"open compute" entries

Four short links: 9 October 2013

Four short links: 9 October 2013

Android Malware Numbers, Open Networking Hardware, Winning with Data, and DIY Pollution Sensor

  1. Android Malware Numbers — (Quartz) less than an estimated 0.001% of app installations on Android are able to evade the system’s multi-layered defenses and cause harm to users, based on Google’s analysis of 1.5B downloads and installs.
  2. Facebook Operations Chief Reveals Open Networking Plan — long interview about OCP’s network project. The specification that we are working on is essentially a switch that behaves like compute. It starts up, it has a BIOS environment to do its diagnostics and testing, and then it will look for an executable and go find an operating system. You point it to an operating system and that tells it how it will behave and what it is going to run. In that model, you can run traditional network operating systems, or you can run Linux-style implementations, you can run OpenFlow if you want. And on top of that, you can build your protocol sets and applications.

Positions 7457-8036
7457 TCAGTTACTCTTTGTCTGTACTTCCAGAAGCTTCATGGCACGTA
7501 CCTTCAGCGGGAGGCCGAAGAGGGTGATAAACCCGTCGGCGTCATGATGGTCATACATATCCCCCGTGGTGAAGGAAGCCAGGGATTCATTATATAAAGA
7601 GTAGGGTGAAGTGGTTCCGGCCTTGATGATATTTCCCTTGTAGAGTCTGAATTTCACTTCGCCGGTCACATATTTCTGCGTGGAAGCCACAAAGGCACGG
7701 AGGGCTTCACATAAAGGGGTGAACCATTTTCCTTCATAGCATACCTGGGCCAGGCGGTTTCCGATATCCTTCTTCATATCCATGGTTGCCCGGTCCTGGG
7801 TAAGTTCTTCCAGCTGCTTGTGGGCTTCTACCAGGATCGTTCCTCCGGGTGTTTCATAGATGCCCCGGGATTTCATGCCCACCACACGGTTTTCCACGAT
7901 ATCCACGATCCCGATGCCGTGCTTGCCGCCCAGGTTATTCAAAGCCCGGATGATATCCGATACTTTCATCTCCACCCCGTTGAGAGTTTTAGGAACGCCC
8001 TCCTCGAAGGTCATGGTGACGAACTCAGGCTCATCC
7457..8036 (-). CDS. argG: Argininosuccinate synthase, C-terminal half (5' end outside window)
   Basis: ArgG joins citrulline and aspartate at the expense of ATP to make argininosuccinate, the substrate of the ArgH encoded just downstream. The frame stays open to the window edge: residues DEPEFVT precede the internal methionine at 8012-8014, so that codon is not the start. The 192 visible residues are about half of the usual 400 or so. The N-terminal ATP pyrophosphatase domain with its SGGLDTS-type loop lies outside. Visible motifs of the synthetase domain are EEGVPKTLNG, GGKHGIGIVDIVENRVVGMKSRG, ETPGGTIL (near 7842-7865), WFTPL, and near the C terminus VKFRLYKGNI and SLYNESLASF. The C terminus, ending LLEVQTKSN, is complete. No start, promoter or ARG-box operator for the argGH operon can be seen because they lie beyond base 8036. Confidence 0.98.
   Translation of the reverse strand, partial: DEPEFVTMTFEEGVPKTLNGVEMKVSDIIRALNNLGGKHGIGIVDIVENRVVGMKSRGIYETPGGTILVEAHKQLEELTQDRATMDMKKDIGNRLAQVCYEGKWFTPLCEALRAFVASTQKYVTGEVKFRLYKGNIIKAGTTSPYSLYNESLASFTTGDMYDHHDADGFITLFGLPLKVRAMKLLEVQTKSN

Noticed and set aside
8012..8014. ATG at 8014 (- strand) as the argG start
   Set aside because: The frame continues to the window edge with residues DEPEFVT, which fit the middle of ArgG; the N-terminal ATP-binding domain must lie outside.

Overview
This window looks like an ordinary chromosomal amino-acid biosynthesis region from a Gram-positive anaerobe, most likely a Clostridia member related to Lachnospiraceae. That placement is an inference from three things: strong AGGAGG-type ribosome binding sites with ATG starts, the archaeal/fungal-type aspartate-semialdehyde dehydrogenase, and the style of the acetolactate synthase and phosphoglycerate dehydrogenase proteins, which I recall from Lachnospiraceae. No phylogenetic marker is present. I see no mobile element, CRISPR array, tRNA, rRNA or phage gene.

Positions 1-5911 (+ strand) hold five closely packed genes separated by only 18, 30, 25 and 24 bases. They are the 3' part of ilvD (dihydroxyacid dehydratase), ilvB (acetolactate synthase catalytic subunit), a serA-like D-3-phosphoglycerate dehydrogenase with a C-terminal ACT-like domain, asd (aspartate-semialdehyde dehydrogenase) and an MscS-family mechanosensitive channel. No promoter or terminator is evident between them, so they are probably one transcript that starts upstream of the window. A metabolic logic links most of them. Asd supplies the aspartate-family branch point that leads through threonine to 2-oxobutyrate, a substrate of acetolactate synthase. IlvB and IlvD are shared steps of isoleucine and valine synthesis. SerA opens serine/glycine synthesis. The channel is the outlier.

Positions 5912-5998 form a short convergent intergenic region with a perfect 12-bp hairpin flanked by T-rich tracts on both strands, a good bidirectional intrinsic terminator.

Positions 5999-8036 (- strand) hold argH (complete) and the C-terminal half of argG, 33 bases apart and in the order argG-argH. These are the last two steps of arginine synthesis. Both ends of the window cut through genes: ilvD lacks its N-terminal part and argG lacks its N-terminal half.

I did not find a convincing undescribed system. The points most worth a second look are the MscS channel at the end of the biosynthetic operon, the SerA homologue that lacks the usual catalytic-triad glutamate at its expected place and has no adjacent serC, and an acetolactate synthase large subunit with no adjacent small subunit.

3. How Red Bull Dominates F1 (Quartz) — answer: data, and lots of it.
  4. Ground-Level Air Pollution Sensor (Make) — neat sensor project from Make.

Developing countries and Open Compute

While developing countries may benefit from Open Compute, bigger issues need to be addressed first.

The potential for Open Compute to benefit developing countries was mentioned during a
panel discussion that followed the project's announcement. Intrigued, I turned to Benetech CEO Jim Fruchterman for more on Open Compute's utility in developing nations.

What Facebook's Open Compute Project means

Open Compute could be a big step forward for infrastructure, ops, and the web.

Jesse Robbins says Facebook's Open Compute Project represents a giant step for open source hardware, for the evolution of the web and cloud computing, and for infrastructure and operations in general.